Clinical Neuroscience

[Efficacy of anticoagulation with vitamin K antagonists in acut stroke patients with atrial fibrillation - Hungarian results]

SAS Attila, CSONTOS Krisztina, LOVÁSZ Rita, VALIKOVICS Attila

[Background and objective - An estimated 20% of ischemic strokes are of cardiogenic origin, half of which is associated with atrial fibrillation (AF). Anticoagulation treatment of patients with this arrhythmia reduces their risk of stroke. Effectiveness and safety of oral anticoagulant therapy with vitamin K antagonists (VKA) is limited, however, by their well-known narrow therapeutic window and the substantial inter- and intraindividual variability of INR values depending on genetic and dietary factors as well as drug interactions. Our objective was to evaluate the prevalence of adequate anticoagulation and the level of anticoagulant effect actually achieved among patients with AF hospitalized for acute stroke. Methods - Patients with AF admitted to our hospital ward in 2012 for acute stroke (n=226) were included in the analysis. Using descriptive statistics, relevant clinical and therapeutic characteristics of the patients were assessed, with special reference to the INR values on admission (among patients with known AF), and the clinical outcomes. Results - Of the study cohort, 170 patients had a diagnosis of AF before the admission for stroke, but 47% of them did not take anticoagulants. Patients who suffered stroke while on anticoagulants (83 on VKA, 7 on low-molecular-weight heparins), were in most cases (75%) out of the therapeutic INR range, typically undertreated (INR<2). Overall, inadequate or completely absent anticoagulation was documented in 81% of the stroke cases occurring in patients with known AF. Of the entire study cohort, 41% was discharged home, 34% required continued institutional care, and 25% died. Conclusions - The inadequacy or lack of anticoagulation was observed in the vast majority of acute strokes in patients with known AF. These cases are often related to the well-documented limitations of VKA therapy in terms of its safety, tolerability and/or practical aspects. To prevent them, important changes are warranted in the anticoagulation practice, including the closer control of VKA therapy and the broader use of new oral anticoagulants.]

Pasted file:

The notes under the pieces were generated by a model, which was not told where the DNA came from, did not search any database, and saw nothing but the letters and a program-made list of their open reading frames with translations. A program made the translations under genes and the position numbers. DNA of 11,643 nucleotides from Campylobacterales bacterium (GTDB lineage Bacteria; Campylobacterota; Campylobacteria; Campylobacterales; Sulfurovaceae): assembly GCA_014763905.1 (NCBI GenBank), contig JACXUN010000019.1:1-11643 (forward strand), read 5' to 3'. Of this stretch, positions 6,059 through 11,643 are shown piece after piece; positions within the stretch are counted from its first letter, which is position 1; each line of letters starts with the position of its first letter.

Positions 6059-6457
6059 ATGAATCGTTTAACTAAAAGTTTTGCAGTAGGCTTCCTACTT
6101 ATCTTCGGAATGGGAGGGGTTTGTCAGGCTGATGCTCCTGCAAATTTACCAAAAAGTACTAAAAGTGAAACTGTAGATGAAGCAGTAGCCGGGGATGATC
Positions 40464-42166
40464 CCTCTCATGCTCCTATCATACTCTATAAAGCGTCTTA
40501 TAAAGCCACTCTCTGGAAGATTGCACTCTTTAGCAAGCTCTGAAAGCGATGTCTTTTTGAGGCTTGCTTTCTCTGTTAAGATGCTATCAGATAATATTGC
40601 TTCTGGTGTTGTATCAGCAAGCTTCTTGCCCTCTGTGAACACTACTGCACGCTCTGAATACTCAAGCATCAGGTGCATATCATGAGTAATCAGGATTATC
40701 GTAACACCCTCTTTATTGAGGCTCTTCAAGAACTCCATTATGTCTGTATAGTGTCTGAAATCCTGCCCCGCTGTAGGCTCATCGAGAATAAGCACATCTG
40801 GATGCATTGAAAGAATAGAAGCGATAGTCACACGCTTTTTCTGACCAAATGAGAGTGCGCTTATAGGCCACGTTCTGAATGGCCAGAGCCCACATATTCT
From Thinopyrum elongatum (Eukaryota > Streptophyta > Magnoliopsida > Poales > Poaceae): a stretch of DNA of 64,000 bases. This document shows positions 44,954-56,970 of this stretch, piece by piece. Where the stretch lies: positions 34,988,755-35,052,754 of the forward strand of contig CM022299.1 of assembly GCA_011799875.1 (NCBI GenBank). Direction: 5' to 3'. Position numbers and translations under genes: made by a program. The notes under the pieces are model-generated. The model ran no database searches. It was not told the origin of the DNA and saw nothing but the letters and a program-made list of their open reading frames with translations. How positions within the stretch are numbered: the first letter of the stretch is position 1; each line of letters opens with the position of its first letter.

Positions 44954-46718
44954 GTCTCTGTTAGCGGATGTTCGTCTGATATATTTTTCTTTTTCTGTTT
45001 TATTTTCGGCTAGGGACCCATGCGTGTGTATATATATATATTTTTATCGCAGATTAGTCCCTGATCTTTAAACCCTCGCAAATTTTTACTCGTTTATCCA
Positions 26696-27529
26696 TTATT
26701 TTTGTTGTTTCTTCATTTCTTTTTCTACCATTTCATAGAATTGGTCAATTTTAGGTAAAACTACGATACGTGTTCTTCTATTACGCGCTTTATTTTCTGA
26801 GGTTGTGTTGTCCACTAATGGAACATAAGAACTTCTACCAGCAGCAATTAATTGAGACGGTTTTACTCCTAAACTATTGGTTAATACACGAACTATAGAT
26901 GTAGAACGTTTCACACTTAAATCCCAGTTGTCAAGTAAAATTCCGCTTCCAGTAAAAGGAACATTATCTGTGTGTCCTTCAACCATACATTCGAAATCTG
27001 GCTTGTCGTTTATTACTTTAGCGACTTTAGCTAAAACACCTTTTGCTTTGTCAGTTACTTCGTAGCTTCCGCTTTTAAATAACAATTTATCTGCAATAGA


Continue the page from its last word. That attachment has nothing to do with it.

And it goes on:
Clinical Neuroscience

[Inclusion body myositis]

BODOKI Levente, VINCZE Melinda, GRIGER Zoltán, CSONKA Tamás, DANKÓ Katalin, HORTOBÁGYI Tibor